ATM 3.0 and later support Multiple Master fonts. It comes with a small application called Font Creator which can be used to create new instances of Multiple Master fonts. This extra information is stored in one of the resources of the font.
On Macs fonts are stored in the Fonts folder, inside of the System folder. But if you are using a utility to access fonts, such as Suitcase or ATM Deluxe, fonts can be stored in any user-definable directory, or folder on your computer.
MM fonts on Macs running OS X
Mac OS X didn’t support Multiple Master fonts until release 10.2.3. From that release onwards, it is possible to install Multiple Master fonts but there aren’t any tools to modify them. That means the operating system can make use of the default instances of a Multiple Master font but you cannot generate your own instances using OS X. Mac OS X 10.4 is the last version I am aware of that can handle Multiple Master fonts.
MM fonts on Windows
MM fonts consist of 2 files: a file that carries the .pfb file extension and one with the .mmm extension which contains the font metrics data of the Multiple Master fonts.
On Windows computers the default directory for MM fonts is C:/psfonts.
Here is a summary on how various versions of Windows cope with these fonts:
- To use Multiple Master fonts under Windows ’95 and ’98, you need at least ATM 3.0. The ATM control panel can be used to create various instances of a Multiple Master font.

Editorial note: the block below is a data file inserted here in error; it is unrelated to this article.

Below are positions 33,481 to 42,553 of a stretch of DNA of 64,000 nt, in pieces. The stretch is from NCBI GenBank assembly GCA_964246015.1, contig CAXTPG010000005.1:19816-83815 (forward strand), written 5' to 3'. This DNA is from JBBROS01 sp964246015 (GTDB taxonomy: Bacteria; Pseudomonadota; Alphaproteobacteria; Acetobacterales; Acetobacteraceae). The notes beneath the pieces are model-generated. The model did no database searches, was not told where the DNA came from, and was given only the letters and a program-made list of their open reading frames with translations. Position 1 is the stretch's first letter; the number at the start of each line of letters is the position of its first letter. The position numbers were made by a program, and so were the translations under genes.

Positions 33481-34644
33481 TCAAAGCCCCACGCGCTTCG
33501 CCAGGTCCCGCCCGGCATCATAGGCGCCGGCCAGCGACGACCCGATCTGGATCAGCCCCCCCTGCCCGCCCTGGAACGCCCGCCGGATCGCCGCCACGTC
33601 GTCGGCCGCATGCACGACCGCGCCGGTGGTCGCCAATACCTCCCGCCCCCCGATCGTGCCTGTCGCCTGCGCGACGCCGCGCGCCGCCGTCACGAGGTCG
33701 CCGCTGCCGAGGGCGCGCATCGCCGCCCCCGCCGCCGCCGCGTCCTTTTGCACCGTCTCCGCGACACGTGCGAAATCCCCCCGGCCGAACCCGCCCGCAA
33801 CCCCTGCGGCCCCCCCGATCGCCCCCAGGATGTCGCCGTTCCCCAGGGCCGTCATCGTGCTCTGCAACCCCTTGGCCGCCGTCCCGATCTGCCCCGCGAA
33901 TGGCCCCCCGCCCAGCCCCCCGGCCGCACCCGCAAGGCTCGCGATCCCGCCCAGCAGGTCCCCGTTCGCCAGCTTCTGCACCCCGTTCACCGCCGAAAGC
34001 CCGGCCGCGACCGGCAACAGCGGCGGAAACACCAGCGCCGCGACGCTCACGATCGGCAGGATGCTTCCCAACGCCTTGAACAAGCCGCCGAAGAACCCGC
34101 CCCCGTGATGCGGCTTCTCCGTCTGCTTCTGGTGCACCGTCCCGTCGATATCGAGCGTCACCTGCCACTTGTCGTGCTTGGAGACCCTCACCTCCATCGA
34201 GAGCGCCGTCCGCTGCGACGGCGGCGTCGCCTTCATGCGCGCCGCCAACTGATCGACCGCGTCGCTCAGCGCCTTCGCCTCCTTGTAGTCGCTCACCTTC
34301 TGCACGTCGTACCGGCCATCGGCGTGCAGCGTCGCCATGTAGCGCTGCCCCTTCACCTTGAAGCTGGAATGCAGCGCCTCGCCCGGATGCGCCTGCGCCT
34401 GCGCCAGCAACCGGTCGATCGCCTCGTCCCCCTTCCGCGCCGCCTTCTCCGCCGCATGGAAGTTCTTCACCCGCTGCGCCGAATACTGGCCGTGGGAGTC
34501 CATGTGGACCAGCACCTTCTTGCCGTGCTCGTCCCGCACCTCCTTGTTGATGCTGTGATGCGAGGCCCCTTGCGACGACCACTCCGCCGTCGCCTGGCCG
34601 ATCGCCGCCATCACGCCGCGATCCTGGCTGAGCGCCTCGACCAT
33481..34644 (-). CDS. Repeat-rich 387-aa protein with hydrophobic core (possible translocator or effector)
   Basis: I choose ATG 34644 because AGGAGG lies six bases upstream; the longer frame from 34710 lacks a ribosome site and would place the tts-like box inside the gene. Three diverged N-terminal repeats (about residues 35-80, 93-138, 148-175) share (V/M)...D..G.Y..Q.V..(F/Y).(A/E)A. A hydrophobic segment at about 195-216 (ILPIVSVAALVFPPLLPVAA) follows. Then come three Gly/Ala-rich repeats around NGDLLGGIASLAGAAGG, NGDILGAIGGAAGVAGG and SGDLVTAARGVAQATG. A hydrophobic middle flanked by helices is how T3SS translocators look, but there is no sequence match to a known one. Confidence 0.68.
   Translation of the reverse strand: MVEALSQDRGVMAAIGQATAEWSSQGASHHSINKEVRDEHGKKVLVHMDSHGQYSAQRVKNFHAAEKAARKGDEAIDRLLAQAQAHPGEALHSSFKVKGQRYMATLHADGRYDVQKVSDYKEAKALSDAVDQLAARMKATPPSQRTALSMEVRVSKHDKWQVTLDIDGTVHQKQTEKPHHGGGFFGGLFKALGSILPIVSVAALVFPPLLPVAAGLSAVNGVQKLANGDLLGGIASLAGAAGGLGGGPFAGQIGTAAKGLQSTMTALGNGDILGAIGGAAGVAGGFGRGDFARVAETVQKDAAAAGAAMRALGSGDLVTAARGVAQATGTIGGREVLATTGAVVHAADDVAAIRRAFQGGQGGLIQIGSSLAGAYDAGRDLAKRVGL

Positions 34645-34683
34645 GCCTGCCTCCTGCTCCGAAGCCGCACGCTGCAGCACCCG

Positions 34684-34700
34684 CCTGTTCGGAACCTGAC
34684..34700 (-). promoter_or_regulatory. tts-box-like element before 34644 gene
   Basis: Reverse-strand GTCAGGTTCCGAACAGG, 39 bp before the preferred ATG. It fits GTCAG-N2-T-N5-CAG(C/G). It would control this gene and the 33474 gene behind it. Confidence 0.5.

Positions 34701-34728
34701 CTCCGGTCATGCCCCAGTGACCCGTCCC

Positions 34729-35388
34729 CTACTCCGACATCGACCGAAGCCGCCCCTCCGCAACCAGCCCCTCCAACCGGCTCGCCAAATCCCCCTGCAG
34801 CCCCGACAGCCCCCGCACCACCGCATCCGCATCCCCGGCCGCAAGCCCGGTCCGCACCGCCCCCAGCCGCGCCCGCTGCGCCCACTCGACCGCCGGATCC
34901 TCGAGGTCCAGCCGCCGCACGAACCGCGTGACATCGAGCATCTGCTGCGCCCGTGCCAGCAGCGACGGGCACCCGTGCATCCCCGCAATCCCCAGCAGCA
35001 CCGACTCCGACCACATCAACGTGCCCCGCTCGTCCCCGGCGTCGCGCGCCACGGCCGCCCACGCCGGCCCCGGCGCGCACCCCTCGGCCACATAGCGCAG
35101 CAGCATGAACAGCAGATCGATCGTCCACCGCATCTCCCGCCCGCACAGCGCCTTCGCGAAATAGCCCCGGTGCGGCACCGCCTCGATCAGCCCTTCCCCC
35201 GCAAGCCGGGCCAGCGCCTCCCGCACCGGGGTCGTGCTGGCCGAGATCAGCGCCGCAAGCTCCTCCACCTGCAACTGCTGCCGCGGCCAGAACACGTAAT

- Under Windows 2000, you need ATM (Lite or Deluxe) 4.1 (or later) to add support for Multiple Master fonts.
- More information on using Multiple Master fonts on Vista can be found on this page.
Outputting Multiple Master fonts
Unfortunately Multiple Master fonts can be quite difficult to output correctly. The main problem seems to be that when people send a job containing Multiple Master fonts to a printer or service bureau, they tend to include the original Multiple Master font but forget to include the instances they created of that Multiple Master font.
But even if you have the correct instances of a Multiple Master font, your system may still output text in Courier instead of the beloved Multiple Master font. In the days of System 7 or 8, switching PostScript drivers or deactivating the ‘unlimited downloadable fonts’ option in the Print-menu were well-known tricks to fix issues with Multiple Master fonts.
The future of the Multiple Master technology
The Multiple Master technology was no runaway success. Only a limited number of fonts have ever been released, the majority of them coming from Adobe. Late 1999, Adobe announced that it would no longer develop Multiple Master fonts. This was partially done because the company wanted to focus on OpenType fonts but the lukewarm reception of the Multiple Master technology and the lack of applications that supported it probably also played a role in Adobe’s decision.
The company kept selling their existing catalog of Multiple Master fonts until early 2003. At the end of 2004, Adobe stopped offering tech support for those fonts, excepting for customers who owned their Font Folio 9 library. Fortunately a tool like Transtype Pro can convert MM instances to OpenType fonts.
Today Multiple Master technology can be considered ‘dead’ but the basic idea behind it is making a comeback: version 1.8 of the OpenType font format includes Font Variations, allowing a designer to alter the weight, width, and another attribute of a single font. The 1.8 specifications were published in September 2016 and of course, it will take some time before such OpenType variable fonts become available and customization controls are included in popular design and layout applications.